As your floor is unprotected, cleaning it with water will make your floor crack and warp. So, lower the use of water in cleaning at all costs.
To keep the unfinished floor shine, you have to treat it with jojoba or linseed oil once every month. Just ensure the floor is free of dust and apply the oil with a clean cloth. Finally, just go over your floor again with a dry mop, and the floor will gloss.
An additional layer of wax will even boost your floor glossiness onto another level. Choose petroleum-based wax that doesn’t contain water to prevent scratches or warps on the floor. Cover the wax with a clean rag and finish with a dry mop after the wax is dry (at least 30 minutes).
Different Types Of Wood Finishes
Covering your hardwood floor’s surface with sealants or a finisher will prevent stains, scratches and add moisture resistance to the material (2). Here are some common sealants that you should take a look at.
Most people miss recognizing a layer of the stain as a protective sealant for finishers. Well, the stain layer only adds color, and it is not a sealer. There are two major types of hardwood finish: surface finishes and penetrating finishes.
Surface finishers will form a plastic-like layer covering the hardwood surface. This helps prevent moisture from soaking into the material. One of the most common finishes for wood flooring is polyurethane.
Polyurethane has two subcategories: aluminum oxide formulations for finishing on-site and aluminum oxide formulations for prefinished hardwood flooring. Shellac and lacquer are also used, but the durability can not be compared with polyurethane.
Polyurethane or polycrylic can resist water and stains with a long-lasting cover . This type of finisher is considered the most durable surface finish.
Apply polyurethane finisher to maintain your floor’s flawless look.
Penetrating finishes like linseed oil and hard-wax oil will penetrate the wood, protecting the natural textures and grain on the hardwood’s surface. As the surface is not protected by any cover, the material can be threatened by water and unwanted stains.
A layer of wax is usually applied to protect the penetrating finishes from moisture. You have to reapply the wax layer after a certain amount of time. Penetrating seal is not commonly used for interior flooring like the polyurethane type.
How to apply a sealant perfectly on your hardwood floor.
How Can I Clean Unsealed and Sealed Hardwood Floor?
After you know the difference between a sealed and unsealed hardwood floor, here is how you should clean it. Remember to follow the instructions precisely so as not to damage the floor.
Clean Unsealed Hardwood Floor
That said before, this type of flooring requires extra care and maintenance from you. As the material is unsealed, any excess water will ruin the whole planks.
- A bucket
- A broom with soft bristles (a feather duster or a microfiber dust mop)
- A canister vacuum
- White vinegar (lemon or baking soda)
- Clean cloths
- A sprayer (Optional)
- Mineral spirits, cyclo-propane, or paraffin (Optional)
Step 1: Sweeping the floor to pick up all the dirt, hair, and debris that are stuck in the material. Use a broom with soft bristles or microfiber dust mop as the bristles will not damage the wood surface. A feather duster is also an excellent option for doing this.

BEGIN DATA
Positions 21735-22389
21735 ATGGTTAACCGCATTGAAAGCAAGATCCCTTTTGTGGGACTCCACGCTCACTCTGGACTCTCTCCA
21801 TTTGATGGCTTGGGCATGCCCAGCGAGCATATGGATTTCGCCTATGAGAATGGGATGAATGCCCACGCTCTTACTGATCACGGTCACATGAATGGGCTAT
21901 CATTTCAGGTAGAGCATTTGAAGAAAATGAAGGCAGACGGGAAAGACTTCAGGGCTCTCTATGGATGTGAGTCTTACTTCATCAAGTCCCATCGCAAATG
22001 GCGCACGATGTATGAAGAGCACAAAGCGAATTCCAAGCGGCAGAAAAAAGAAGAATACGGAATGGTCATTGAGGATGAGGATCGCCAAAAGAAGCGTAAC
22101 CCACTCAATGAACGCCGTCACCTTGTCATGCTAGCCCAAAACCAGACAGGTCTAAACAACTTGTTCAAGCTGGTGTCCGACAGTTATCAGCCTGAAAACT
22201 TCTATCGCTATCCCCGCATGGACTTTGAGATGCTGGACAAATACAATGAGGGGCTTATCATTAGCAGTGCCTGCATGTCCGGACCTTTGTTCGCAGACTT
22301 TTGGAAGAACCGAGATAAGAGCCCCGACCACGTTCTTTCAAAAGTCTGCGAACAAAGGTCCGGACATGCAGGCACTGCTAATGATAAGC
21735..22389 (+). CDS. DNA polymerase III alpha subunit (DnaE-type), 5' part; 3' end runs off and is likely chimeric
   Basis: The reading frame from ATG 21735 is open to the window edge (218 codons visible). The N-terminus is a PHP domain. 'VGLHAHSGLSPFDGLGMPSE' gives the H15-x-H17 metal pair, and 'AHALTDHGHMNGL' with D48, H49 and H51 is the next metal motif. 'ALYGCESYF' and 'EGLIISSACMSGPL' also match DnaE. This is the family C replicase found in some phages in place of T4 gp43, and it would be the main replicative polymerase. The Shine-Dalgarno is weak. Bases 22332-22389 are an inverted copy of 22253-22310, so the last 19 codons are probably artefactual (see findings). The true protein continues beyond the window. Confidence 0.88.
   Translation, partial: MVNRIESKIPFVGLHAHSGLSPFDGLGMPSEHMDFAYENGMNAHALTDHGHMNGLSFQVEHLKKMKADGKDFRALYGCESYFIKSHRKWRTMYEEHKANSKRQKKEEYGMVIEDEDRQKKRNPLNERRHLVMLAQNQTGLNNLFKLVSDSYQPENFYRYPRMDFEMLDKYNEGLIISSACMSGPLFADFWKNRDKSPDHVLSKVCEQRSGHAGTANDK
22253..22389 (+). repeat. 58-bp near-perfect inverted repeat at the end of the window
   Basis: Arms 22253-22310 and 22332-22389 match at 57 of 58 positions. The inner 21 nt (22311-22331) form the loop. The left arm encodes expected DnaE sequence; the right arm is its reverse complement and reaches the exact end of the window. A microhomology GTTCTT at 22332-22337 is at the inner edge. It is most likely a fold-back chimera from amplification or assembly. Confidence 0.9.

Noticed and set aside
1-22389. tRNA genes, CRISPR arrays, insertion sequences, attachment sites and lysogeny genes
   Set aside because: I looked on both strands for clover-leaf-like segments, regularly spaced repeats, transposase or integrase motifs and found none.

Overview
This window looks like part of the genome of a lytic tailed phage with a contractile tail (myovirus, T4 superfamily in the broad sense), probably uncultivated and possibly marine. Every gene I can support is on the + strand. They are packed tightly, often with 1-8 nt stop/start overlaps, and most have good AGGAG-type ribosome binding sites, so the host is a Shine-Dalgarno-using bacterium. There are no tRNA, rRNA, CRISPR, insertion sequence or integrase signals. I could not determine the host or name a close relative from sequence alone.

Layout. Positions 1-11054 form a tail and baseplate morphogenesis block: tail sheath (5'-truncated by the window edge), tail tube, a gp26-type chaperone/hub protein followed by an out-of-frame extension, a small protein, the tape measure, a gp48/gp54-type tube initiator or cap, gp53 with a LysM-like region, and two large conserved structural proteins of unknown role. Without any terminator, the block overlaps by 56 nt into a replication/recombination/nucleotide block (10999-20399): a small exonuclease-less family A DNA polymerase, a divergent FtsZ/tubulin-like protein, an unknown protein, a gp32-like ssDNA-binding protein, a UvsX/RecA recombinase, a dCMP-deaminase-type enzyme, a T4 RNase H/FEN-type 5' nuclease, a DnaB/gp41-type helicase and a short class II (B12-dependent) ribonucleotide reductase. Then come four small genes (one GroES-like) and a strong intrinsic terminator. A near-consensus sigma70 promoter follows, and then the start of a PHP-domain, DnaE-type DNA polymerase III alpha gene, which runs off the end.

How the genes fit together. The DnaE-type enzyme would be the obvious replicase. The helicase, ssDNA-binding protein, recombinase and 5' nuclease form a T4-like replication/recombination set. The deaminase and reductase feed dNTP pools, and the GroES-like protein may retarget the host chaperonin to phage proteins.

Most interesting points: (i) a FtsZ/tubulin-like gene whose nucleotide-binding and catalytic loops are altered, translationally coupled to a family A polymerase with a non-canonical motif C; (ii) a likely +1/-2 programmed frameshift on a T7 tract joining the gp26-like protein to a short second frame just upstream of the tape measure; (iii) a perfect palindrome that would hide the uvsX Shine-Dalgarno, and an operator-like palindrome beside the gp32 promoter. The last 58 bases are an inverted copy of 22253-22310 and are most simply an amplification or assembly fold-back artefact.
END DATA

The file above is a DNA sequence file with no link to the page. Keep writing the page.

Note: You should sweep or vacuum the floor every day to prevent the buildup of dust.
Step 2: Vacuum the floor to suck up any remaining debris on the surface. Choose a vacuum brush that is designed to work on unsealed hardwood floors to avoid scratching the surface.
Quick tip: A canister vacuum is perfect as it has an attachment that is suitable for cleaning bare floors like a hardwood floor.
Note: You only need to vacuum once a week. This is not a daily task.
Step 3: Make a cleaning solution in a bucket. Here are three options that you can try to work on your hardwood floors.
- 1 gallon of water and 2 spoons of white vinegar
- ½ a lemon and 1 gallon of water
- 1 gallon of water and 1 spoon of baking soda
Note: Mineral spirits, cyclo-propane, or paraffin are also good for cleaning unsealed hardwood as they can remove scuff marks on the material.
Step 4: Damp the mop in the prepared mixture. Then, squeeze the mop to get rid of the excess solution. Don’t let a soaking wet mop on the unsealed hardwood floor, as the solution could cause permanent damage to the floor surface.
Note: Don’t use a string mop! This type of mop retains excess water in its fibers which can damage the floor.
Quick tip: You can use a spray to apply the solution to the floor surface. The sprayer will help you control the amount of cleaning solution better. Then, follow with a damp and clean cloth or mop.
Step 5: Clean the entire floor carefully. Don’t miss any spots on the floor.
Step 6: Wipe the floor with a clean and dry towel to remove any film of water.
Step 7: Let the hardwood floor dry completely.
Useful tips to take care of your unsealed hardwood floor precisely.
Clean Sealed Hardwood Floor
After being protected by a sealant or finisher, your hardwood floor is now much easier to clean. Let’s go!
- White vinegar
- A bucket
- A soft bristle broom
Step 1: Pick up all dirt particles with a soft bristle broom
Step 2: Mix 1 cup of white vinegar and 2 gallons of water into a bucket.
Step 3: Damp your mop with the prepared mixture and work on the floor. Always wring out the excess solution to prevent over-wetting the floor.
Note: Ensure that the mop or the cloth you use is free of dust and dirt because the dirty one will act like sandpaper and dull your floor.
Step 4: Let the floor dry. Your hardwood floor will shine again after this cleaning procedure.
Quick tip: Besides vinegar, plenty of wood cleaners can work well on the sealed floor. Avoid choosing any chemical containing wax, as it can build up residue over time and ruin the floor’s appearance.